Guard Duty? Who, Me?
One of the advantages of being the PX Clerk of the 155 Howitzer battalion I'd been assigned to was that I never had to pull any "special" duty. So I was quite surprised when I saw my name on a Guard Duty roster one day.
Well, I reported to the Officer of the Day and was told to be at a remote location alongside a road leading into our encampment at 0200 hours. I would be armed with an M1 rifle and a walkie-talkie and would relieve the soldier who had been there for the previous four hours. He would fill me in on anything special I needed to know.
It would then be my job to challenge anyone I might see coming in our direction and to make him identify himself, etc. If a situation appeared to be dangerous I could call for help with the walkie-talkie.
Beyond that, one was expected to observe the rules for performing guard duty he had learned in basic training - not the least important of which was staying awake. (Anyone found sleeping on guard duty was subject to court-martial and severe punishment, including the possibility of death or life imprisonment if it happened in a war zone.)
I was praying that I would stay awake, because I've always had the ability to fall sleep just about any time in any place - especially if I'm bored. And, as I approached the guard post, the soft grass around it looked like a great place for a nap - especially at 2:00 in the morning.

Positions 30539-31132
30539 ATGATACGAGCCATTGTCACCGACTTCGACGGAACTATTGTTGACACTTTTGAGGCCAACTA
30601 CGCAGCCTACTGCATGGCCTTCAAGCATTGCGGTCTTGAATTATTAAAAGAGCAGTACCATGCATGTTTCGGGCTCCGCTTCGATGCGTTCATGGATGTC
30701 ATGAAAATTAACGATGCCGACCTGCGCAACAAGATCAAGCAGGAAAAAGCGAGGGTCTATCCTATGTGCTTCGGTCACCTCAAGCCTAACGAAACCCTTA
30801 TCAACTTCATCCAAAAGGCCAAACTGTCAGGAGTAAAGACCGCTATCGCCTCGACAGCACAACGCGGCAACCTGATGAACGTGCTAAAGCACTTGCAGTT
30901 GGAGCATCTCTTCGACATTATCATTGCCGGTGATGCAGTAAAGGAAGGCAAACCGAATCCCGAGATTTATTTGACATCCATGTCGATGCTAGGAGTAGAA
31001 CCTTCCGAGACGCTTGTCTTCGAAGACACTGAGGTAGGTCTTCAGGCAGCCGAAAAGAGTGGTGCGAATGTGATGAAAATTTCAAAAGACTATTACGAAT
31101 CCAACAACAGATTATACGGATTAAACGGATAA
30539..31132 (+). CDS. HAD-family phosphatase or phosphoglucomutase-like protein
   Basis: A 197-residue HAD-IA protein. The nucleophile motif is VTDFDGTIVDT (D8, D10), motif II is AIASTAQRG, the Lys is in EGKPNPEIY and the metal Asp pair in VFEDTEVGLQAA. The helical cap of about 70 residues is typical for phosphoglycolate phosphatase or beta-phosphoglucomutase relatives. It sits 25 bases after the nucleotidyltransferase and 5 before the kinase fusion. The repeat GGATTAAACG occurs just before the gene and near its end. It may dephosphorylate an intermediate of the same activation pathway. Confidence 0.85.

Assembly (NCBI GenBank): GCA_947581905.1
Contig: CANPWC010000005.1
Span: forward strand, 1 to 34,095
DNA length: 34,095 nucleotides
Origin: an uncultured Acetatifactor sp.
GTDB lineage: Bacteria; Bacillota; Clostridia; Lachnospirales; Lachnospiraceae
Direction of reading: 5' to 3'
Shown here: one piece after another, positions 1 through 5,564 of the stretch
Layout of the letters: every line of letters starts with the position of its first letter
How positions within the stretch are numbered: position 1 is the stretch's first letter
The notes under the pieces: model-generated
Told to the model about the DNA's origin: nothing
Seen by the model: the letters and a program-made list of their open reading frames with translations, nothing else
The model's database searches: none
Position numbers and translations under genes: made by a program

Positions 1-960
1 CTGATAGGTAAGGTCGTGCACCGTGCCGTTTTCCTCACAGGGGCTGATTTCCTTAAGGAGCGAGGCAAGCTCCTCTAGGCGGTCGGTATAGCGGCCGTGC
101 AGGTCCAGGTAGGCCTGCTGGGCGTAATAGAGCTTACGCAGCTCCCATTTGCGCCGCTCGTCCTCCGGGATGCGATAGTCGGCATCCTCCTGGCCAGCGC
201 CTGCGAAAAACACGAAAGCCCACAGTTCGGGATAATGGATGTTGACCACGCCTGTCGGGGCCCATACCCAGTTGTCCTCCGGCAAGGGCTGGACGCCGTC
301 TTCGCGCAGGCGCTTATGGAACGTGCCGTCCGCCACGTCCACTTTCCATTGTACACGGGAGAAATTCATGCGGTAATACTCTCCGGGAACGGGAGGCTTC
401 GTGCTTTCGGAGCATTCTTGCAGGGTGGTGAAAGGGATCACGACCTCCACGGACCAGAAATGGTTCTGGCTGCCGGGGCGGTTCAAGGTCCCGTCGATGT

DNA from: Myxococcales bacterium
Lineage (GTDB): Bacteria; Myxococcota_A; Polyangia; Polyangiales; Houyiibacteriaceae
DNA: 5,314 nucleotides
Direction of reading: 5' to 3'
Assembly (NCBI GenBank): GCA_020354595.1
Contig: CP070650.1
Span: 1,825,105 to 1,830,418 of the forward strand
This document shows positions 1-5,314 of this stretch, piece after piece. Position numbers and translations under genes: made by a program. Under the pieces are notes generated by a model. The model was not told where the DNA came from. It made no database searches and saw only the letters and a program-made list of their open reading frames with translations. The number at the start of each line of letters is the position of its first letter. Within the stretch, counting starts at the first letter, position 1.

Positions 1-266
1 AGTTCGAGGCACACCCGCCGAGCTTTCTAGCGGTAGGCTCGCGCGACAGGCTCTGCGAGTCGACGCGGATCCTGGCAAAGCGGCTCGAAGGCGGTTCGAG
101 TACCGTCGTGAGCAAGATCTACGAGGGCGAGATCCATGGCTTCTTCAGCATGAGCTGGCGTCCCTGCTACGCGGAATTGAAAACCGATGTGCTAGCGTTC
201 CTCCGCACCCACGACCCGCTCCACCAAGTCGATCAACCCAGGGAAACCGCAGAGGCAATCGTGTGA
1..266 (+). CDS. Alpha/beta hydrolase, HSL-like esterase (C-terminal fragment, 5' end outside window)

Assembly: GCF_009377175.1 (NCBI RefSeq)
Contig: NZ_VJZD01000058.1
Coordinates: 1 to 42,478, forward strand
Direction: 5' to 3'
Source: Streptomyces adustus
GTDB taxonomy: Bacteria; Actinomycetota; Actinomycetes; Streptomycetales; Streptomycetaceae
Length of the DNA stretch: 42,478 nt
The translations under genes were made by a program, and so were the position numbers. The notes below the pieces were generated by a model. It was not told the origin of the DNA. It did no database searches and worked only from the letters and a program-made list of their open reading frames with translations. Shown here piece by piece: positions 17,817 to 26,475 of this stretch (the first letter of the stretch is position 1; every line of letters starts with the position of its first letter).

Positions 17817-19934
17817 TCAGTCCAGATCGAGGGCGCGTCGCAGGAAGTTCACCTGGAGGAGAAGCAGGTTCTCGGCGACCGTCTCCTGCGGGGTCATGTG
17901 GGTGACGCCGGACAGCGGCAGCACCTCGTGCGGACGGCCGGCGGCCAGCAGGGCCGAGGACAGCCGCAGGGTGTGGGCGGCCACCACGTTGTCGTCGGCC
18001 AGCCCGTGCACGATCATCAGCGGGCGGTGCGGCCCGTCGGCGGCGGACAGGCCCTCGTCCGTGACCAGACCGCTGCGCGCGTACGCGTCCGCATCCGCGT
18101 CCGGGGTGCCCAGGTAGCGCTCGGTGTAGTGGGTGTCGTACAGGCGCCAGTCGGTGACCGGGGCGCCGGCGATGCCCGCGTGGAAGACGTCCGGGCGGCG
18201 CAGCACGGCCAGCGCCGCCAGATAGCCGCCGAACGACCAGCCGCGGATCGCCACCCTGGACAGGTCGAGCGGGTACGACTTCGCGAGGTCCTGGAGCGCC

Well, staying awake turned out to be the least of my problems.
I could see two people in the moonlight, as I got closer to the guard post. One was standing, holding a rifle, and facing me. The other was a couple of yards behind him, sitting on the ground. The one standing gave me the regulation challenge and I identified myself. "Okay," he said, as he lowered his rifle.
Even before I could ask about the person sitting on the ground, the soldier who had spoken said, "I've got a patient for you. You need to take care of him."
"A patient?" I asked. "What's the matter with him?"
"You know," he replied, "he's a gook - just keep your eye on him." With that he picked up his field pack and headed up the road.
No, I didn't know. The impression I got was that this fellow had some kind of injury or illness (a "patient") and that he had come here looking for help. And since we presumably wouldn't be able to speak each other's language, I should just keep my eye on him - probably until sunup, when I could get a better look at things.
The only thing I knew for sure was that I didn't like the word "gook" (just as I've never liked any other derogatory ethnic name).
Well, it wasn't till four hours later when I found out what my predecessor should have told me. Here's what he should have said: